Elbaz’s split from the company hinted at a power struggle, something that may have also affected Jarar's relationship with the label. “I wish the house of Lanvin the future it deserves among the best French luxury brands, and hope that it finds the business vision it needs to engage in the right way forward,” he said in a statement.
In an interview with the South China Morning Post, Jarrar was transparent about her new role saying, “I have pressure. I wanted to dedicate my whole self to Lanvin, to relaunch the maison and brand, so I shut my own label down… But I need the whole house’s support; alone it’s impossible.” The article notes "disputes between Lanvin’s design studio and upper management, cost-cutting measures and a possible studio revolt" as many of its internal problems.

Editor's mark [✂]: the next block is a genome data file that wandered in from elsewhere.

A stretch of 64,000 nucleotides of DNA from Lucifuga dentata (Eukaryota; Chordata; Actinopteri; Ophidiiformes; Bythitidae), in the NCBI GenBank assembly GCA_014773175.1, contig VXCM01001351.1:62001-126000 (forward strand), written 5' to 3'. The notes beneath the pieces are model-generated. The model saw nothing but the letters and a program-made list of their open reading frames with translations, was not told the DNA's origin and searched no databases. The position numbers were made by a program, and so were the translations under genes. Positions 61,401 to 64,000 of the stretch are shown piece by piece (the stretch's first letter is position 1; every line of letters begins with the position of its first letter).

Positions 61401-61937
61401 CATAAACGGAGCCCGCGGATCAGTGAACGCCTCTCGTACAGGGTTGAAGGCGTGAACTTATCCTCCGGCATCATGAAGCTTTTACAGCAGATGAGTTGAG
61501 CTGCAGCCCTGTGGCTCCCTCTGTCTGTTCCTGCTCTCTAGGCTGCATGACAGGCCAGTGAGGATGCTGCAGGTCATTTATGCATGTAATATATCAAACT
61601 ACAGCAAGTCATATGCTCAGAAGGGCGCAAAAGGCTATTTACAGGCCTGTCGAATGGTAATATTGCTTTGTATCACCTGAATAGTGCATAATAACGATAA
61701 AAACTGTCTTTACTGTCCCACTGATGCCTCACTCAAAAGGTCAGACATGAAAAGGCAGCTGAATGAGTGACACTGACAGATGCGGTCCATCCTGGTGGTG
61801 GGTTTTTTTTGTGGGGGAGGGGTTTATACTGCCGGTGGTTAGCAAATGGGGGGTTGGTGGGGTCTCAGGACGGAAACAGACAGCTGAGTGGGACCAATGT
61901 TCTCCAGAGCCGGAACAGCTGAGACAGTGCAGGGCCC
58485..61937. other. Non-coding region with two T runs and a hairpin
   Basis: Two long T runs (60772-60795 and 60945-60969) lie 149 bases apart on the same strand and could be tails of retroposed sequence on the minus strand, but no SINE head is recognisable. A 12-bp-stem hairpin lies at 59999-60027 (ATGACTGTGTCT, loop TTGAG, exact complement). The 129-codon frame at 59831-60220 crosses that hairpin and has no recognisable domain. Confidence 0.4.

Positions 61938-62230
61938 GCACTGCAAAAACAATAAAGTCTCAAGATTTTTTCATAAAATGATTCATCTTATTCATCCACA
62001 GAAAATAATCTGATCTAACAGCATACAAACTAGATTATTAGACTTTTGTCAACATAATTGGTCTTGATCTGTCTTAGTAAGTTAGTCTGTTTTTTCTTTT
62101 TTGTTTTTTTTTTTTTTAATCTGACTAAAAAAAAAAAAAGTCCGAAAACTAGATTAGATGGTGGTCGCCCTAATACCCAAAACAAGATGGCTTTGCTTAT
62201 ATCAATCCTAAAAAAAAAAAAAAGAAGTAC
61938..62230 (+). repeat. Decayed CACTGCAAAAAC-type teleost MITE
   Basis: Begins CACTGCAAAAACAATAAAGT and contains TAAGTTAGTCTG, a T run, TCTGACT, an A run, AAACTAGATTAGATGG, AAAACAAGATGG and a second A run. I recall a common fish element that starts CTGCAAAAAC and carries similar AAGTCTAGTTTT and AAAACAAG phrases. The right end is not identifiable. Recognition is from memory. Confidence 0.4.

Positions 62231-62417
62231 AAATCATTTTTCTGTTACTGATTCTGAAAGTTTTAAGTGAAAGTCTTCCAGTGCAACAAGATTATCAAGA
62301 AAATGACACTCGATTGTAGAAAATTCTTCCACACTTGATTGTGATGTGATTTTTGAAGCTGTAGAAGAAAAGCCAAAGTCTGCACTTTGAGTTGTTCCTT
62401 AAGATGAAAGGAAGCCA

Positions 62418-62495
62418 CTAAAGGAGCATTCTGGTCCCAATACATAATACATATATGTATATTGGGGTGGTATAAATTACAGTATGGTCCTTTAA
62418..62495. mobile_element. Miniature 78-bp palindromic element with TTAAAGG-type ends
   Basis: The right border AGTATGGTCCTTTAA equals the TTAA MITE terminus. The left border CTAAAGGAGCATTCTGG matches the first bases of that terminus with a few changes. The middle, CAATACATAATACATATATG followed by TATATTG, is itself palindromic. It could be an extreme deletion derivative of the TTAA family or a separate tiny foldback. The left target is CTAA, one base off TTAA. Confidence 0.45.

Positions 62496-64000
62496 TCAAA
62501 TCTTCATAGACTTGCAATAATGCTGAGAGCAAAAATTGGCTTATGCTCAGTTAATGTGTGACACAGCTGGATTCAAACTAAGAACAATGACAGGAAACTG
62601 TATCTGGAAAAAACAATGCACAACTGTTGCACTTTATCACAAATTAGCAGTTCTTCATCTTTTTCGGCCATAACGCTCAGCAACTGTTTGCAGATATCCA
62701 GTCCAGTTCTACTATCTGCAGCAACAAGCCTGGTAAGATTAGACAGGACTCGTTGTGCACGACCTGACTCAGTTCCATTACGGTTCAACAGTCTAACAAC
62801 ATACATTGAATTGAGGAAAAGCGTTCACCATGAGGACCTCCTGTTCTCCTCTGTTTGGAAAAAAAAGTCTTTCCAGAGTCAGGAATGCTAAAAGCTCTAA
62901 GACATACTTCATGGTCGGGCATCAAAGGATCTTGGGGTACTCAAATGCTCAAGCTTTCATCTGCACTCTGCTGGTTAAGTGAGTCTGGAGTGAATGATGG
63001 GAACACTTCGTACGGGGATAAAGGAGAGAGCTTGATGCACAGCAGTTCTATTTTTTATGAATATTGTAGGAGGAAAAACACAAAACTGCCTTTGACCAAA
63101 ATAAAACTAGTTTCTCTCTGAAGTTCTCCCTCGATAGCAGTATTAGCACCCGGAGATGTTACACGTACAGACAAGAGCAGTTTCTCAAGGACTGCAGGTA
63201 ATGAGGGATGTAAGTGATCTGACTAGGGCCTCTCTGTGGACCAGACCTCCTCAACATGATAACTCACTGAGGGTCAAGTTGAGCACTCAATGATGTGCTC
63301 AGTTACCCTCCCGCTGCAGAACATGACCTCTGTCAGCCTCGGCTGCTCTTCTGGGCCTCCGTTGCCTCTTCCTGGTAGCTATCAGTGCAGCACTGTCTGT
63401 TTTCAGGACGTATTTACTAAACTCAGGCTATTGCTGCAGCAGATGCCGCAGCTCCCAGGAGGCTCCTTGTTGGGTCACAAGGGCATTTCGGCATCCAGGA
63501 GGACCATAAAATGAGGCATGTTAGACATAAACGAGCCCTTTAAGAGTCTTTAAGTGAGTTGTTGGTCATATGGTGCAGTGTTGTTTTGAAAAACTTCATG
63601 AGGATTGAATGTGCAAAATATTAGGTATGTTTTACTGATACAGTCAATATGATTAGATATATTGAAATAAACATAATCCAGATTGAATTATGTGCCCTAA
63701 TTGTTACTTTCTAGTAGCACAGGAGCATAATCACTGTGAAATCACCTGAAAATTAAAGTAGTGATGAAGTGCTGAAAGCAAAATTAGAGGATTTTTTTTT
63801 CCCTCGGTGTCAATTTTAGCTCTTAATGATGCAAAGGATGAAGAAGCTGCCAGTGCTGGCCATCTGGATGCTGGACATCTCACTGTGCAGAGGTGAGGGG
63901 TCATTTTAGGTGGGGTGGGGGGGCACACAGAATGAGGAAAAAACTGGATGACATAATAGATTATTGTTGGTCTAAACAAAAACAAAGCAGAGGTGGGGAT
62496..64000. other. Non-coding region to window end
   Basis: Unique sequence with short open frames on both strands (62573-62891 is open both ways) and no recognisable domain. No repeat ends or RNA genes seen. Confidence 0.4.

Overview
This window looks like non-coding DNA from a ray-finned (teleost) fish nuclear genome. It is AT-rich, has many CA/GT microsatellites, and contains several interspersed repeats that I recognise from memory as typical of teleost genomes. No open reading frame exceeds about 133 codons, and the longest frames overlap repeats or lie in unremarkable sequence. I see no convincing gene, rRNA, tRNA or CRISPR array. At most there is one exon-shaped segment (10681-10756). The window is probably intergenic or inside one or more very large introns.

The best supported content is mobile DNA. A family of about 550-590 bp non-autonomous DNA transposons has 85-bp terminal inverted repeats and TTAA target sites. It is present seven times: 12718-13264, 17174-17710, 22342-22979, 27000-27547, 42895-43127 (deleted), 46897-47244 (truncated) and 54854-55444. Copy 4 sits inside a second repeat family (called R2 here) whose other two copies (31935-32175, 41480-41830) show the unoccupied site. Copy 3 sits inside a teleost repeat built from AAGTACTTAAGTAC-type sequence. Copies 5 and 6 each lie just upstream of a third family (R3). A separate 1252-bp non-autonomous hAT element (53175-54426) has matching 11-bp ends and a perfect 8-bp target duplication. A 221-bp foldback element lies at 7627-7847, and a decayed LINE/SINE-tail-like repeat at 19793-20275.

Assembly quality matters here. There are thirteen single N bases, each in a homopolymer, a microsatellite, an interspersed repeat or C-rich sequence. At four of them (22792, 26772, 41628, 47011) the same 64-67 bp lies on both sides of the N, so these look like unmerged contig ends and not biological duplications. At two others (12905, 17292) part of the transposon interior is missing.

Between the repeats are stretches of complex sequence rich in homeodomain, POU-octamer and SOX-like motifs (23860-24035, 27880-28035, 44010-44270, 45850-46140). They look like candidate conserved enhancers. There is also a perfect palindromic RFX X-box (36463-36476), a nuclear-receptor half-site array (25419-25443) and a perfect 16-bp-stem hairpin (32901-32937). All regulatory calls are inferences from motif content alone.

She continued: “Everything is happening with time, and depending on the shape of the house internally…I want to bring my expertise, creativity, technical know-how and pragmatism, but I have to exchange ideas with others who’ve been in the Lanvin house for some time.”
In an effort to essentially clean-up the creative director-less mess that was fall/winter 2016, Jarrar's vision may have won over critics, but it never quite hit with consumers — as reflected by a consistent all in revenue.
We've reached out to Lanvin for comment, and will update this piece if/when we hear back.